Published on Mommy Tracked (http://www.mommytracked.com)

Pregnant Working Moms & Later Motherhood.

Created Aug 16 2008 - 12:28am

The topic for today is motherhood. You’d almost think there was nothing left to say or write but if that were the case, Mommy Track’d wouldn’t be here and two recent books wouldn’t be asking to be read.


[1]The first, Dr. Marjorie Greenfield’s The Working Woman’s Pregnancy Book [2] could well turn out to be the last and only book a woman either contemplating pregnancy or already on its journey will need. Everything she could possibly need or want to know about is here, from trying to get pregnant to how to choose a doctor and/or midwife; from tracking the growing baby to changes in your own body; from how to tell your boss and pregnancy’s effects on work and vice-versa; from maternity leave and returning to work to “finding your balance,” it’s all here and more, enlivened and personalized by comments from working mothers. There are tons of pregnancy books out there, of course. What makes this different is that it’s directed very particularly at women who work and who plan to continue working outside the home after their baby arrives. Written in a friendly and authoritative voice by a practicing ob/gyn mother and packed with useful specifics, this is a must-have resource.


[3]Ready: Why Women are Embracing the New Later Motherhood [4], by Elizabeth Gregory, is the first book I’ve seen to explore the positive effects of women becoming mothers at 35 and beyond. For starters, a book that focuses on the positive effects of women’s decisions about their working and family lives deserves a rousing welcome. We’ve had far too much criticism and far too little serious investigation of the ways in which women are managing and re-imagining their lives. One of the most significant of these is the decision to delay having children until they deem themselves ready. Supplementing her interviews with 113 “new later mothers,” those who had their first children after 35 by birth or adoption, with information from larger data banks, Gregory finds that delaying motherhood had mostly salutary effects not just on women and their families but on their communities as well. Her cross section of mothers spans a range of ages, professions, sexual orientation, and living arrangements, all of whom constitute “a happy group,” tired, perhaps, but pleased with their accomplishments before and after motherhood. She puts this down to the fact that in just about every case the older mother has felt herself ready to have a child because she has established herself in her career, has had the time to “be there for herself,” as one woman puts it and so can now “be there” for her kids. Regardless of the differences among them, these women have achieved the confidence, as well as the financial stability, that allow her to shape the terms of her life, whether she continues to work or chooses to stay at home.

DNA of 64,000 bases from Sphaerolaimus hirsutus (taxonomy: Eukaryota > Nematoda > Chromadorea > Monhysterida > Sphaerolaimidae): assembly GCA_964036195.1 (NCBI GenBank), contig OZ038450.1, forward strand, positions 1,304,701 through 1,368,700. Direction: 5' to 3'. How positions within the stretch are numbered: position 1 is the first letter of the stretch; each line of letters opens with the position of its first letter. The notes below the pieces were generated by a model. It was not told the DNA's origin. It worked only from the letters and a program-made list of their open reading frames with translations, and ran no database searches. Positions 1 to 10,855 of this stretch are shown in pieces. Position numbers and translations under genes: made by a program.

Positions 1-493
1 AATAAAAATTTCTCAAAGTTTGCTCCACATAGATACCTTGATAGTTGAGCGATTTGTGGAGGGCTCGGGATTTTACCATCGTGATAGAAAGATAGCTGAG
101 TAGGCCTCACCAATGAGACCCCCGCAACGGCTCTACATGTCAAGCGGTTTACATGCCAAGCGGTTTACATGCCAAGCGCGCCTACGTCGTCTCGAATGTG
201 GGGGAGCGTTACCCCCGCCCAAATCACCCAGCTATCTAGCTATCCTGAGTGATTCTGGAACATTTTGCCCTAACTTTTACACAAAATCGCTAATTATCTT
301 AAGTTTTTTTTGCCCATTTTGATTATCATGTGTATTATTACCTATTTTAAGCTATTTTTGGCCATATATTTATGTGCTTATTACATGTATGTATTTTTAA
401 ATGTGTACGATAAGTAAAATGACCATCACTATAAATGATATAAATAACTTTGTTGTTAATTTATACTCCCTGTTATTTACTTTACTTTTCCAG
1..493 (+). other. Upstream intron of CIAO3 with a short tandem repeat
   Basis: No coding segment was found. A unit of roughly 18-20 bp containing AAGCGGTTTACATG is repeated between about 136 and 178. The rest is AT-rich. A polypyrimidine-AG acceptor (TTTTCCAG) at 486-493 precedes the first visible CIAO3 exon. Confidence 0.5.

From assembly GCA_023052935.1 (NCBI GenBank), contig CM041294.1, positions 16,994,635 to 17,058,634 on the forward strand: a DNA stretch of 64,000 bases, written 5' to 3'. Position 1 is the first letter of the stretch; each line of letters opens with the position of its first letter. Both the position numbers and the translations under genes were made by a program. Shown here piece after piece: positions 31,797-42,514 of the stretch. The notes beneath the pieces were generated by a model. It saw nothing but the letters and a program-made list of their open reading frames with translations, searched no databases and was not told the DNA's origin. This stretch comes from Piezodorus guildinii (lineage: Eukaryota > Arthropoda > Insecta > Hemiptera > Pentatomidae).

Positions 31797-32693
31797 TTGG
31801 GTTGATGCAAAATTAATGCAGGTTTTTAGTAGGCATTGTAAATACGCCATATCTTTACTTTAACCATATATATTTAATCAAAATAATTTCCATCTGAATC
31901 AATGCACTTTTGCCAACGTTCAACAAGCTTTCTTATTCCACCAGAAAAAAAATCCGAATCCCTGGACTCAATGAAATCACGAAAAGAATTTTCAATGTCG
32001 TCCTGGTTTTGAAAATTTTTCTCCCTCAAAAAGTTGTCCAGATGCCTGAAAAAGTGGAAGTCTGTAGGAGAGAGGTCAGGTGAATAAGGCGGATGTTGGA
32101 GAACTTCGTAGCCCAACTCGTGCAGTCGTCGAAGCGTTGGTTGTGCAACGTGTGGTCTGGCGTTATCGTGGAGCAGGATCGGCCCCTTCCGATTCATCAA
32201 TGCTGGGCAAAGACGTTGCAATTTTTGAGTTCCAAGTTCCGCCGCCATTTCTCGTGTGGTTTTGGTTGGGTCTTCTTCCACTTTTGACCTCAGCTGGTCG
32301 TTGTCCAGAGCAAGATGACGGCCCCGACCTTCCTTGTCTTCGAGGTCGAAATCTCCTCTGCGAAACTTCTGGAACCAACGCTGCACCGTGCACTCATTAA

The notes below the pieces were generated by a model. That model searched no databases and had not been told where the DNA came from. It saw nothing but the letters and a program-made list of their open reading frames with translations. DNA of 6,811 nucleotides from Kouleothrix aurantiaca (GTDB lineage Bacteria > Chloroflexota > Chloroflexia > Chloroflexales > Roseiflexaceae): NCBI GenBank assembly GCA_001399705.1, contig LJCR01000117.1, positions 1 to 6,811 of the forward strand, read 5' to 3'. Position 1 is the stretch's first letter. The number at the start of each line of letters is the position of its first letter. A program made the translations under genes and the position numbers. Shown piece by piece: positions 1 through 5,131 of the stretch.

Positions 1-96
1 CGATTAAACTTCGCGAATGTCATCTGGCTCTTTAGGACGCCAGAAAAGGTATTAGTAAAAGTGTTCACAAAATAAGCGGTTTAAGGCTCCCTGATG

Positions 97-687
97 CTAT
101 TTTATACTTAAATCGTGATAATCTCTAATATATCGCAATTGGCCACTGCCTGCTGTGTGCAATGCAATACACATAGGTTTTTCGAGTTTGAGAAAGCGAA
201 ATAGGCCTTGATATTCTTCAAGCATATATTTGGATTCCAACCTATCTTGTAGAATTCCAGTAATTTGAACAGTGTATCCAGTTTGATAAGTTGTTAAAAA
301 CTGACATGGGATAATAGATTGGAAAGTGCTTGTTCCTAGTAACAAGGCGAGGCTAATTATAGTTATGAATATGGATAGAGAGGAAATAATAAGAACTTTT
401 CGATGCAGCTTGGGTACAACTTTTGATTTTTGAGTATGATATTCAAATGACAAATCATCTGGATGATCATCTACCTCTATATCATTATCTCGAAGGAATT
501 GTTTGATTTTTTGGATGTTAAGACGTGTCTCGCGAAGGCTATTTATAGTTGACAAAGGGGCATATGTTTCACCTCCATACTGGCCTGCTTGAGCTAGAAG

Gregory is an academic, but you wouldn’t know it from her prose, which is lively, accessible and lucid. She intersperses statistics and commentary about women’s changing relation to work with snapshots that illuminate issues such as work/home balance, economics, fertility, adoption, changing family structures, only children. There’s even a chapter dealing with health, looks, and self-image. Though her findings are overwhelmingly positive, she’s no Pollyanna. Quick to point out that readiness is not only an individual choice, that “it matters what kind of support a woman has in the world around her,” she argues that government and big business have a big stake in making mothering more feasible and that they still have a long way to go.

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